Human Behavior

Guilt Trip: How to Justify a Bargain Vacation in Beleaguered Greece

From the start, the whole trip seemed haphazard and conceptually incoherent. What was the rationale, our friends asked, for spending a week in the Czech Republic followed by 10 days in Greece and four in Paris?

The simple, reasonable answer: Horse-trading. It was our 20th anniversary and my husband, Dan, and I had learned that collaborative skill of long-term couples through trial and therapy. Dan would pick a place and I would pick a place, and we would start and end in Paris, the home of close friends and a hub for cheap non-stop flights.

From the Summer 2016 Welcome to There issue of California.

Why We Get a More Conservative Congress If It’s Raining on Election Day

The weather has typically been the go-to form of small talk—what you bring up when you want to avoid the weighty subject of say, politics. But no more!

Politicos have long known that the weather, and rain in particular, affects voter turnout. But a new study takes it even further, suggesting that the weather on election day actually influences what the winners do after they take office.

It may sound bizarre, but here’s the logic:

Frat Friends Forever: Monk and Lawyer with a Disability Agree on Almost Nothing, But…

So a lawyer with a disability and a Catholic monk walk into a bar…

What would be considered a bar joke for some is actually a description of a night with a friend for me.

In an era where the only difference between American politics and a WWE match is the amount of spandex involved, the time is right for me to tell the story of why I have regular phone conversations with a Catholic deacon.

Price is Right? Drinking Premium Wine is Image Therapy—If We Know It’s Pricey

Thirty years ago, the most-prized wines in California—including Robert Mondavi Reserve Cabernet, Duckhorn Three Palms Merlot, Heitz Martha’s Vineyard Cabernet—sold for under $30. Opus One got attention with its shocking price of $50. Inflation since then has roughly doubled the value of money. But the cheapest of those famous wines now costs about four times as much. Heitz Martha’s Vineyard is now $200; Opus One is $225.

I Just Don’t Get It: Why Do So Many People Treat Pets as Human Equals?

This rumination begins with a phone call from my brother, but it’s really about domestic animals, dogs and cats mostly, and our changing mores about them: How they are now viewed as peers and family members rather than pets, how we’ve come to define ourselves as their guardians rather than their owners, whether our growing obsession with them is somehow a simulacrum for the complicated and messy human relationships that formerly dominated our lives, and whether apotheosizing them somehow minimizes our sensitivity to human suffering.

Hunger at UC Berkeley: A Sizeable Share of Students are Financially Forced to Skip Meals

UC Berkeley sophomore Anthony Carrasco loves his Monday afternoon class lecture on the History of Punishment, but sometimes the torture feels a little too literal.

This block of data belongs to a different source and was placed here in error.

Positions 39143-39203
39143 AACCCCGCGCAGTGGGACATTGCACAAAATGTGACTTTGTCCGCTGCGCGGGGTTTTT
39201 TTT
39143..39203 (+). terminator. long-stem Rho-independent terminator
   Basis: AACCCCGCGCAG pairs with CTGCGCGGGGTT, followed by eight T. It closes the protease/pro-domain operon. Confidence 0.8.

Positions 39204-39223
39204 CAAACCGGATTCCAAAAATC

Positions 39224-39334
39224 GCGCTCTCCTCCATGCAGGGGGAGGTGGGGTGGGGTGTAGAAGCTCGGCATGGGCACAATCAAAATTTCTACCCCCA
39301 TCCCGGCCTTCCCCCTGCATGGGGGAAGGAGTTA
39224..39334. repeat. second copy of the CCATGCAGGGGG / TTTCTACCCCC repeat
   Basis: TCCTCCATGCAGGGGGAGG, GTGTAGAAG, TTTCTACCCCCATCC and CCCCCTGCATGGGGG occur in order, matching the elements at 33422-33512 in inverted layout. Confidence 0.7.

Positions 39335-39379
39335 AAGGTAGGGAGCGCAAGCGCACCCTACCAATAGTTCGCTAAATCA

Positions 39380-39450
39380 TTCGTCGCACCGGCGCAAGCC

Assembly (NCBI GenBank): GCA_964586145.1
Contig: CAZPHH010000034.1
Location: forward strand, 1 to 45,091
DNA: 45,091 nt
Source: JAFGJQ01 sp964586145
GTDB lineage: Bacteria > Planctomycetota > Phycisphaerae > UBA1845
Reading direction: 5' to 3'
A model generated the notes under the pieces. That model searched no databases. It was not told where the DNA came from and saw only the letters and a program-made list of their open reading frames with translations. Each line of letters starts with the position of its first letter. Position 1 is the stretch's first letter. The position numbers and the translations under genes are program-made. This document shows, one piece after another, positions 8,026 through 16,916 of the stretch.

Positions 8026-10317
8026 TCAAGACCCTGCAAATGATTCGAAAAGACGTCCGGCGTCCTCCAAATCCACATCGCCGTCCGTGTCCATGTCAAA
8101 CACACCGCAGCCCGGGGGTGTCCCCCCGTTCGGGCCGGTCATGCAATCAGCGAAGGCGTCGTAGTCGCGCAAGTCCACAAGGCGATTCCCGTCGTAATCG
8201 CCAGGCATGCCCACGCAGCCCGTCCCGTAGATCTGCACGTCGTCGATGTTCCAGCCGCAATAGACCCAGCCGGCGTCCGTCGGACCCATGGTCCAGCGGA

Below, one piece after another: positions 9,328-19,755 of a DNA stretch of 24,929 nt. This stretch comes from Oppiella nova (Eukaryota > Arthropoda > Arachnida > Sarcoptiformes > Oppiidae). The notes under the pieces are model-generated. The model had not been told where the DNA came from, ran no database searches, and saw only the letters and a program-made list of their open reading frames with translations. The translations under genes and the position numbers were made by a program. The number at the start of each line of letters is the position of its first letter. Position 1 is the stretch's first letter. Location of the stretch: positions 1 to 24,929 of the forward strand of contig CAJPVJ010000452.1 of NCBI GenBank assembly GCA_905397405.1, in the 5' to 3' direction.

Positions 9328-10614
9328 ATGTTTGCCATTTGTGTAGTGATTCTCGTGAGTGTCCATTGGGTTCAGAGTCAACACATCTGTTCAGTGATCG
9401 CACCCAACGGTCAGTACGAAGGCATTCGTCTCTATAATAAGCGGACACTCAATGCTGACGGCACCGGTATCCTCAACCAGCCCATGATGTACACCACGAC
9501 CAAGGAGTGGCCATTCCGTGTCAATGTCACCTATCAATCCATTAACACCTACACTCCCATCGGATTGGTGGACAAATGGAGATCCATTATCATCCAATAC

“Instead of thinking about the Panopticon, I start thinking about heating up the stove and frying eggs. I start to imagine all the things I could put on the eggs: cheese, hot sauce, salt, pepper,” he says. “It’s very difficult to process everything that’s going on and deal with just being really hungry.”

An Unusual Life Unfolding: Noted Bear Biologist Gains Acclaim in Origami World

Bernie Peyton is profoundly dyslexic, and that made his early years growing up in New York City difficult. School was hellish: He struggled to read, he was bullied, and it was hard to make friends. Then when he was 9, his stepfather gave him a book that changed his life.

Peyton still has the book—a beautifully illustrated instruction manual on origami by Isao Honda that contains examples of various works pasted to the pages. He recently opened the volume in his Berkeley home, and thumbed through it reverently.

Are You Paid Less Than a Tech Intern? Cal Student Conducts Eye-Opening Survey

Tales of internship compensation are typically depressing, in that there is, all too often, no compensation. But in the spirit of misery loving herself some company, recent findings by a UC Berkeley student revealed how much students are being offered for summer internships at top U.S. tech companies—finally giving people with “real jobs” a turn to feel sad and underappreciated.

Victory Vantage: Ex-Cal Star Shares New Life on Warriors Coaching Staff

It is April 12, one day before the Golden State Warriors will barge into NBA history with their 73 rd victory of the season, and practice is winding down at the team’s downtown Oakland headquarters.

Stephen Curry lofts majestic three-point shots at one basket, as usual. Klay Thompson sharpens his silky-smooth release nearby. And on an adjacent court, backup point guard Shaun Livingston unleashes a stream of friendly trash talk in a spirited one-on-one game against…who, exactly?

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